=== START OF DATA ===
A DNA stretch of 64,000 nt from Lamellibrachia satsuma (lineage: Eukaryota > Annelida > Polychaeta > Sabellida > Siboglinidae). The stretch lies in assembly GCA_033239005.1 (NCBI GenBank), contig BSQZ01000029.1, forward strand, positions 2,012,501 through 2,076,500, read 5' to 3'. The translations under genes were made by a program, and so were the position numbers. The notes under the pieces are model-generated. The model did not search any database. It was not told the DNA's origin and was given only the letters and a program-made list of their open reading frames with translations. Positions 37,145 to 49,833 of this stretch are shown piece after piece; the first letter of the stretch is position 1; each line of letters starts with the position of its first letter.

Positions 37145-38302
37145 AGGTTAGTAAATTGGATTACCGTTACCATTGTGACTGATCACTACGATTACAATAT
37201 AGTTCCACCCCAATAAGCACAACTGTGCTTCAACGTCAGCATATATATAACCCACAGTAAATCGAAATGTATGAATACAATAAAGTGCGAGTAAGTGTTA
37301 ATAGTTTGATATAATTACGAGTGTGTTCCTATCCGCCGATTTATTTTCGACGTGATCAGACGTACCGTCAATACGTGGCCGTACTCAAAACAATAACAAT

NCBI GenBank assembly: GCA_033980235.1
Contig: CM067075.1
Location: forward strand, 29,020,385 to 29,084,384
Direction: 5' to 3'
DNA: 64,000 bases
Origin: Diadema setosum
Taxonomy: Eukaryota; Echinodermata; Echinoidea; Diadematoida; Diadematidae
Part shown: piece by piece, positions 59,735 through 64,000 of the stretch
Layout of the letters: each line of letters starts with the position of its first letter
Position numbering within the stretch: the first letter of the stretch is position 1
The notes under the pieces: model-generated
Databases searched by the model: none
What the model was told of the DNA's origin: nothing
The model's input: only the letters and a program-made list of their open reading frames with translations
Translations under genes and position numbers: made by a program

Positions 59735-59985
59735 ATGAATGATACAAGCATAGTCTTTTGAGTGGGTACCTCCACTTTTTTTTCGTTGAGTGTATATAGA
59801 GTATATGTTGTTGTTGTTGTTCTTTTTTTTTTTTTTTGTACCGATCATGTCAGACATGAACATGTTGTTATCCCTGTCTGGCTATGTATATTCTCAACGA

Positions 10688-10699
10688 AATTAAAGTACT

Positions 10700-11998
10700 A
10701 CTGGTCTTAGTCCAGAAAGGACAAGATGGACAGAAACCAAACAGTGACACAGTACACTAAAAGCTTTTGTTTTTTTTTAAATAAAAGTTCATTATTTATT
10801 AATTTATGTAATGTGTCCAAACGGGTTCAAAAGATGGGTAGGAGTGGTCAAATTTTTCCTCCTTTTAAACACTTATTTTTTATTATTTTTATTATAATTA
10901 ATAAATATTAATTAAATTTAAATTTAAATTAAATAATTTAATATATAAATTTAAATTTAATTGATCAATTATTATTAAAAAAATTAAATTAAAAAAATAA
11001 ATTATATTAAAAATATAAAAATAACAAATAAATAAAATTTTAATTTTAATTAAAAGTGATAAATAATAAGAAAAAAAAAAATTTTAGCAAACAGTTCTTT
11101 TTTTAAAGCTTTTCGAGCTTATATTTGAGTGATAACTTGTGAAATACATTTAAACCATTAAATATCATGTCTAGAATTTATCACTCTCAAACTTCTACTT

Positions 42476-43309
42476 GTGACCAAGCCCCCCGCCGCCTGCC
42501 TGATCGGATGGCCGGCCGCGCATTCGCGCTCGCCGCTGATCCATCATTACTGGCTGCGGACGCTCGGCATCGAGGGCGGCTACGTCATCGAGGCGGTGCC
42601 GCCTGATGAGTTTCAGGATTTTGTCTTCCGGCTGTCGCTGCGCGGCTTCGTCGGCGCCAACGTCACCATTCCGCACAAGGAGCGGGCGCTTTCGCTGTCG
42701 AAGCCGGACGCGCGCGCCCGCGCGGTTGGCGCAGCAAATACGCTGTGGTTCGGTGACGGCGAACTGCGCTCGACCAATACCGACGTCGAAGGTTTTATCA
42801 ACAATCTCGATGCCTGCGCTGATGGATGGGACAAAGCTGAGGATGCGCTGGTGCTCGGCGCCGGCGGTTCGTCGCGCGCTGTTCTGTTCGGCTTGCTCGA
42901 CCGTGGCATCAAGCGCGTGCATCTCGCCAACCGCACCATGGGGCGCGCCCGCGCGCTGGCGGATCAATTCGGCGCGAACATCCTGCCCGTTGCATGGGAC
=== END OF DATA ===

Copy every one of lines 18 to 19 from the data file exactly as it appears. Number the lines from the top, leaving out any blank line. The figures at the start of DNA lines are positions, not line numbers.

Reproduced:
What the model was told of the DNA's origin: nothing
The model's input: only the letters and a program-made list of their open reading frames with translations